Sarah Van Patten:
It was a Balanchine school. Specifically, the musicality in the technique clicked for me. It’s a very specific musicality and port de bras, and that made sense in my body. And her attention to detail and taking the time for that—I had many private lessons with her where she would bring me from school to the studio, and we would work for an hour or so before class. I had a lot of one on one, and I think that personal attention mixed with being in a school where I had her every day—I really was able to evolve. I didn’t have teachers coming in and out; we worked many hours on the weekends, and it was a very dedicated group. All the students in my class were on track to be professional dancers.

Time Out New York: What is it like to perform something that you danced at 12 now?
Sarah Van Patten:
[Laughs] It’s funny. It’s in my body. As you know, when you’re in school, you rehearse for, like, six months. I will never forget “Russian girl”—all these parts. Even though I haven’t done it in a few years, I’d be able to do it right now just because we worked so much on it. I feel like it’s in me, it’s in my body.

Time Out New York: I want to ask about the Royal Danish, but first did you ever consider the School of American Ballet or New York City Ballet?
Sarah Van Patten:
Definitely. I love Balanchine ballets, so it was definitely something that I had considered. I think, because I had such great training and was in a position where I was dancing all these works, I didn’t want to go into a school. I was ready. I wanted to dance. It just so happened that the way things worked out, I got this job offer to join the Royal Danish, and it put me in a company right away and that’s how things evolved. 

Time Out New York: What happened? Sandra was staging a ballet in Denmark, and she took you along?
Sarah Van Patten:
Yes. Colleen Neary and her husband [Thordal Christensen] were the directors of the Royal Danish, and because Colleen was a NYCB dancer—I want to say Sandy was setting a Balanchine piece on the company. There was some talk that the school at the time didn’t necessarily have apprentice-kind-of-dancers coming up; three of us flew over, and Jackie came with us.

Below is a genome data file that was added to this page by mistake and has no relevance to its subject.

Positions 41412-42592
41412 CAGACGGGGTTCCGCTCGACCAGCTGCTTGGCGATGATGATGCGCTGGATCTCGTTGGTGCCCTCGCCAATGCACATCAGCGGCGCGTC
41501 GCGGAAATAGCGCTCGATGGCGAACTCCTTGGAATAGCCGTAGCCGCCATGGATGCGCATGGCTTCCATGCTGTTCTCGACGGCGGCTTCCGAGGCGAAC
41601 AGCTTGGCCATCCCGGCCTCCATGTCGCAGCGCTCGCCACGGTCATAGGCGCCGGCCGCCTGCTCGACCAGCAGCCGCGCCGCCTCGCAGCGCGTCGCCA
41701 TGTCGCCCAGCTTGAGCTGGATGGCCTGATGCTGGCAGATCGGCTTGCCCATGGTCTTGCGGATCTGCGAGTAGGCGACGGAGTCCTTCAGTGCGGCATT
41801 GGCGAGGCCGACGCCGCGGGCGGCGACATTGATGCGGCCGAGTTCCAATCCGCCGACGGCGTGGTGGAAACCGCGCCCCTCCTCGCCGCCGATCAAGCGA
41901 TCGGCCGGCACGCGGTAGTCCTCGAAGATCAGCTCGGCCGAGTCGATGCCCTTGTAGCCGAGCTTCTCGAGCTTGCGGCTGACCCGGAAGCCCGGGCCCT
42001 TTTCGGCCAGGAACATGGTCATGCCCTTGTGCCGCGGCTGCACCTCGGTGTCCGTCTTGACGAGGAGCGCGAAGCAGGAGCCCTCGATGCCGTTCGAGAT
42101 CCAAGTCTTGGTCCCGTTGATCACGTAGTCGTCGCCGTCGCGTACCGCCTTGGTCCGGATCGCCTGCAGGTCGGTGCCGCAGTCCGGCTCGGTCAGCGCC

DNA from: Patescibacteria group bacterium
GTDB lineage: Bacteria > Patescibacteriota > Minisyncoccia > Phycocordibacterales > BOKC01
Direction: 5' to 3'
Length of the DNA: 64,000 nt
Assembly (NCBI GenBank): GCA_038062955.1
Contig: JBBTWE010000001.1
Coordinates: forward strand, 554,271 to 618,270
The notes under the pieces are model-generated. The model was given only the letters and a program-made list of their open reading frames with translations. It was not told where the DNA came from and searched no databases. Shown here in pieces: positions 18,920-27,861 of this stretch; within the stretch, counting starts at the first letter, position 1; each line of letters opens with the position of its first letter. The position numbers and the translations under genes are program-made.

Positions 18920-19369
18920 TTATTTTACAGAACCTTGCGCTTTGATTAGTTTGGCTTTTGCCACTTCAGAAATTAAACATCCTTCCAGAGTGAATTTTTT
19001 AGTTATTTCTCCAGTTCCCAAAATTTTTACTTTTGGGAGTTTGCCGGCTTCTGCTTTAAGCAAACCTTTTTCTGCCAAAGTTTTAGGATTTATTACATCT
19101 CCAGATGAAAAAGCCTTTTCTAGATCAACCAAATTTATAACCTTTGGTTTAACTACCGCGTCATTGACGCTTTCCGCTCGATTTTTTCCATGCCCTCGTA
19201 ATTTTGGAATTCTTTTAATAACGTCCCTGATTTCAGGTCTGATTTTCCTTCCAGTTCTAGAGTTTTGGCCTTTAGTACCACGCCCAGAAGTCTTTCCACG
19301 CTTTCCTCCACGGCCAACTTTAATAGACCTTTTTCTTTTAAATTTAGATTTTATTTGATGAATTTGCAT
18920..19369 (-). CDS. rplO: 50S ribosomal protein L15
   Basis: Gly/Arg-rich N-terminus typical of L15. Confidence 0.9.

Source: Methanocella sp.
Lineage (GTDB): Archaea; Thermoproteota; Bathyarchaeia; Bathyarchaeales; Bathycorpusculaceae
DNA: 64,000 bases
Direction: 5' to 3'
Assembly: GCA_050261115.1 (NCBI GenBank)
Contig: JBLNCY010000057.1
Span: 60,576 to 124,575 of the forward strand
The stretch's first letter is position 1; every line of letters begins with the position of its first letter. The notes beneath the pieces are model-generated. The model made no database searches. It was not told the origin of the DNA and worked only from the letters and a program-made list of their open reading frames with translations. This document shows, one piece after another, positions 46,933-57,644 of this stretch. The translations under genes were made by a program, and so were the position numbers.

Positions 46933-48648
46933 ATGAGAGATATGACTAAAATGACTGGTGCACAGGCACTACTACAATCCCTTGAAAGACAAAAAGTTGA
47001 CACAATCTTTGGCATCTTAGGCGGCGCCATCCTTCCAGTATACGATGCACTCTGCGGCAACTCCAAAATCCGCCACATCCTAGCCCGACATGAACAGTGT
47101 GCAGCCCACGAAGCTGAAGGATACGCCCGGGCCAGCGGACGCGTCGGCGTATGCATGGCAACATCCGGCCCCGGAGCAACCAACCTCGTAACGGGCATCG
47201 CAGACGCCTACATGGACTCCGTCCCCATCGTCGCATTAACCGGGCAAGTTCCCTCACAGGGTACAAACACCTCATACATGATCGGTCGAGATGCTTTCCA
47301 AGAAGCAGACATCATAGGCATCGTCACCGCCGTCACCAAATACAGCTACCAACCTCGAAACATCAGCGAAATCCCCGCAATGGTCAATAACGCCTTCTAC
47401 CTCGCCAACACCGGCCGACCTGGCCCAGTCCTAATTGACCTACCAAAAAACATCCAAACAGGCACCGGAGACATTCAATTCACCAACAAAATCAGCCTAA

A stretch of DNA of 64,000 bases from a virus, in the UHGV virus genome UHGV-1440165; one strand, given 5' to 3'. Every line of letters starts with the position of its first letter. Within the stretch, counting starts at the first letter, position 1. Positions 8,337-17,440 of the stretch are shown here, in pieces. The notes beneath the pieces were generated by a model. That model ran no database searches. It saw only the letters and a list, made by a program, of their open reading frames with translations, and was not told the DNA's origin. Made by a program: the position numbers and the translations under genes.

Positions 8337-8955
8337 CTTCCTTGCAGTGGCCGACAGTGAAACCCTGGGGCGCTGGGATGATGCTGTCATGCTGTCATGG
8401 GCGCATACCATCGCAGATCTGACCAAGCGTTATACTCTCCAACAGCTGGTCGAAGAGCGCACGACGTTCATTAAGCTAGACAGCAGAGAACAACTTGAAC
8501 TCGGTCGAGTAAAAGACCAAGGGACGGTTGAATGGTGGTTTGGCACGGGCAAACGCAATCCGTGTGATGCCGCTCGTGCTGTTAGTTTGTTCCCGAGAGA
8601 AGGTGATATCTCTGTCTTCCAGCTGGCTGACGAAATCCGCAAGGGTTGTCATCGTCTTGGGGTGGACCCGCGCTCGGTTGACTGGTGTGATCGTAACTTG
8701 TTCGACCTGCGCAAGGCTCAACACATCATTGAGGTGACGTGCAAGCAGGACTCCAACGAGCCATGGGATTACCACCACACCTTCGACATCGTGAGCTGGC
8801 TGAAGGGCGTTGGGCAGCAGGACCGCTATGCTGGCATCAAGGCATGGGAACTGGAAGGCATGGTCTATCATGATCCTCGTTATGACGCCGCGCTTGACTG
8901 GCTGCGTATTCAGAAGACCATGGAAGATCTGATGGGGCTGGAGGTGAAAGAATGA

Time Out New York: I read an article about you right before you left where you said you wanted to learn how to become friends with your boyfriend because you were leaving.
Sarah Van Patten:
Oh goodness. Was it in Danish?

Time Out New York: No, English. Beacon Hill Times. It just made me think what it must have been like for you to change cultures.
Sarah Van Patten:
It was a shock. On one hand, I was coming from not knowing anything else into being in a company so anything would have been a shock, but on top of that, having an apartment and a paycheck and the everyday-life things that you have to start doing on your own—even though, to be honest, I was very independent before that. I had lived in an apartment in Pennsylvania when I was 14 doing Nutcracker with Pennsylvania Ballet; I had traveled to New York to take class with Willy Burmann and to work with Sandy. Being on my own wasn’t really scary to me. It was more the logistics of everyday life and being in a company and going to company class, picking up choreography in your rehearsals, preparing for the day—and growing up. I look back and I don’t know how I did that, but because it was for the first time and I was kind of naive; I was like, All right, I’ll just do this. I went with the flow. It sorted itself out and, yes, it was very hard. But I got there, and I did like everybody else and got into a rhythm and by just watching and seeing how the older dancers went about their day—by example—I think that’s how the younger ones learn. That’s how you understand the ways of company life. At that time, the Royal Danish did not have very many foreign dancers. I was one of very few, and I was 15. I got a lot to dance early on, so it was tough at times.